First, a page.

Original languageEnglish
Article number39
JournalFrontiers in Earth Science
Volume7
Pages (from-to)1-29
Number of pages29
ISSN2095-0195
DOIs
Publication statusPublished - 26 Feb 2019
Externally publishedYes

Bibliographical note

Funding Information:
The authors wish to thank all members of the FLOWS consortium (https://www.flows-cost.eu/de/members) for fruitful discussions and ongoing knowledge exchange. Additional thanks for fruitful collaboration go to colleagues of the InterRidge working group on Oceanic Transform Faults (https://www.interridge.org/WG_Transform_Faults), the Deep Carbon Observatory (https://deepcarbon.net/), and the MARSITE Programme [EU Grant agreement N◦ (308417)]. The manuscript benefited from critical and insightful comments by Shinsuke Kawagucci and Wolfgang Rabbel. JD acknowledges an FCT Researcher contract, an exploratory project grant ref. IF/00702/2015, and the FCT project UID/ GEO/50019/2013-IDL. LG acknowledges the bilateral ANR/TÜBITAK collaborative research project MAREGAMI (ANR-16-CE03-0010-02 and Tübitak Project 116Y371). AM acknowledges the European Research Council under the Seventh Framework Programme (grant agreement 308126, LUSI LAB) and the Research Council of Norway (Centers of Excellence funding scheme 223272).

Funding Information:
The authors wish to thank all members of the FLOWS consortium (https://www.flows-cost.eu/de/members ) for fruitful discussions and ongoing knowledge exchange. Additional thanks for fruitful collaboration go to colleagues of the InterRidge working group on Oceanic Transform Faults (https://www.interridge.org/WG_Transform_Faults), the Deep Carbon Observatory (https://deepcarbon.net/ ), and the MARSITE Programme [EU Grant agreement N° (308417)]. The manuscript benefited from critical and insightful comments by Shinsuke Kawagucci and Wolfgang Rabbel. JD acknowledges an FCT Researcher contract, an exploratory project grant ref. IF/00702/2015, and the FCT project UID/ GEO/50019/2013-IDL. LG acknowledges the bilateral ANR/TÜBITAK collaborative research project MAREGAMI (ANR-16-CE03-0010-02 and Tübitak Project 116Y371). AM acknowledges the European Research Council under the Seventh Framework Programme (grant agreement 308126, LUSI LAB) and the Research Council of Norway (Centers of Excellence funding scheme 223272). Funding. This study was the outcome of interdisciplinary research and intense, pan-European, scientific exchange within the EU-funded COST Action FLOWS (ES1301; https://www.flows-cost.eu/ ) since 2013, supported by COST (European Cooperation in Science and Technology; www.cost.eu ).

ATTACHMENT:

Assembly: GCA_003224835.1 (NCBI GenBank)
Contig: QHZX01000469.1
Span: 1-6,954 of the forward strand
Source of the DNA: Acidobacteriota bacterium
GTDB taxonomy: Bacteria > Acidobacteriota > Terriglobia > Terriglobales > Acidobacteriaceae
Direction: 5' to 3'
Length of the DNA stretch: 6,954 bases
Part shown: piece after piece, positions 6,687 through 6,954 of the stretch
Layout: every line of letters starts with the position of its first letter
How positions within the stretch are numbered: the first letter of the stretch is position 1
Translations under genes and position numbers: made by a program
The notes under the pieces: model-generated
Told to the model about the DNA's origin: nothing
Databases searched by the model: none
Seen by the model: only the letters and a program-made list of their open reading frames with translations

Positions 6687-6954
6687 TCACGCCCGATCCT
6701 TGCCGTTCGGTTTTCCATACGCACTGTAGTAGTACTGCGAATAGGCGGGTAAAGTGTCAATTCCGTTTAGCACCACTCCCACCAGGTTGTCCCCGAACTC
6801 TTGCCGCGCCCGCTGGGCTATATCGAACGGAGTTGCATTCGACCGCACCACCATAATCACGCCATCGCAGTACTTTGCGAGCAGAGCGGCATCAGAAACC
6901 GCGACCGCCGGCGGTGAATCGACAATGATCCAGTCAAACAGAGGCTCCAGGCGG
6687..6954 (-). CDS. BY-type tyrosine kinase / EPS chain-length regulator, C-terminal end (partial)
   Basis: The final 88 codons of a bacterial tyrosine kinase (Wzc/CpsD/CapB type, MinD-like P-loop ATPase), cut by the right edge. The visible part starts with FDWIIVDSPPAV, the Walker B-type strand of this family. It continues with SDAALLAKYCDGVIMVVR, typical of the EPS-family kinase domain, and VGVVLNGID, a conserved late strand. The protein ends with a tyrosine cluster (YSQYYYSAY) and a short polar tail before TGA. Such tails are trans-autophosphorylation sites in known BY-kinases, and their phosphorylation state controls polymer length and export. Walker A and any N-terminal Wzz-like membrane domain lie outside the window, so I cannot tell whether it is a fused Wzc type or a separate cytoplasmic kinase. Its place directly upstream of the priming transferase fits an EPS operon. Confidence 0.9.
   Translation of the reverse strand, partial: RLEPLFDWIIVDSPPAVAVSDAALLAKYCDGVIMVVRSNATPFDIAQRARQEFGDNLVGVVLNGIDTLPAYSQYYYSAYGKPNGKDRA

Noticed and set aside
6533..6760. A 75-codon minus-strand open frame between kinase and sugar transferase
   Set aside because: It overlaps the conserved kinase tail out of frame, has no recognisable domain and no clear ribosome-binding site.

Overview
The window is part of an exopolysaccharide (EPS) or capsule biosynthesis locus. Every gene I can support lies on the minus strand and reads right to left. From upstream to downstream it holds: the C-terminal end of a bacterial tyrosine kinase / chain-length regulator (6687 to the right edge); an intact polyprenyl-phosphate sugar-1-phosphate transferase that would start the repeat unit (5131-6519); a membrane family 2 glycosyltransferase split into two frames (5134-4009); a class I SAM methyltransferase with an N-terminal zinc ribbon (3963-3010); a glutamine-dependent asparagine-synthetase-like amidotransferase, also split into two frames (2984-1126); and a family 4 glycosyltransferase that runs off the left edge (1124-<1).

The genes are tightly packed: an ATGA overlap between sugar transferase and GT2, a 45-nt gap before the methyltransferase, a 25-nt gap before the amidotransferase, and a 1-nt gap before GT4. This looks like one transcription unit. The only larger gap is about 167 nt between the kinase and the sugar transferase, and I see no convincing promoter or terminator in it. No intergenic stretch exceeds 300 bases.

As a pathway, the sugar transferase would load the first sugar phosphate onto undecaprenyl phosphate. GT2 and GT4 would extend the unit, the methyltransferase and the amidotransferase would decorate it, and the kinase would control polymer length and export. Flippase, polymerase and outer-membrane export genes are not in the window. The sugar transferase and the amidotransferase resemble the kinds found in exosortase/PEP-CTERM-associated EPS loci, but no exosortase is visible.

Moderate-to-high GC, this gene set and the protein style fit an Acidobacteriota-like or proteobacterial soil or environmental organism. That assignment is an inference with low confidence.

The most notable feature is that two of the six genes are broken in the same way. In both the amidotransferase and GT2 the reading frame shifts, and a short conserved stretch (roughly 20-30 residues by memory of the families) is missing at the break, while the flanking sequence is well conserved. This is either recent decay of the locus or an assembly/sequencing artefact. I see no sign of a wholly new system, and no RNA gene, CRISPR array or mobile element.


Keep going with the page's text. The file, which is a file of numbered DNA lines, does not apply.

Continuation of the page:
Publisher Copyright:
© 2019 Hensen, Duarte, Vannucchi, Mazzini, Lever, Terrinha, Géli, Henry, Villinger, Morgan, Schmidt, Gutscher, Bartolome, Tomonaga, Polonia, Gràcia, Tinivella, Lupi, Çağatay, Elvert, Sakellariou, Matias, Kipfer, Karageorgis, Ruffine, Liebetrau, Pierre, Schmidt, Batista, Gasperini, Burwicz, Neres and Nuzzo.

Copyright:
Copyright 2019 Elsevier B.V., All rights reserved.

    Research areas

  • Coupling of seismicity and fluid flow, Fluid geochemistry, Fractures zones, Heat flow, Microbial life, Seafloor observation systems, Seismic precursors, Transform faults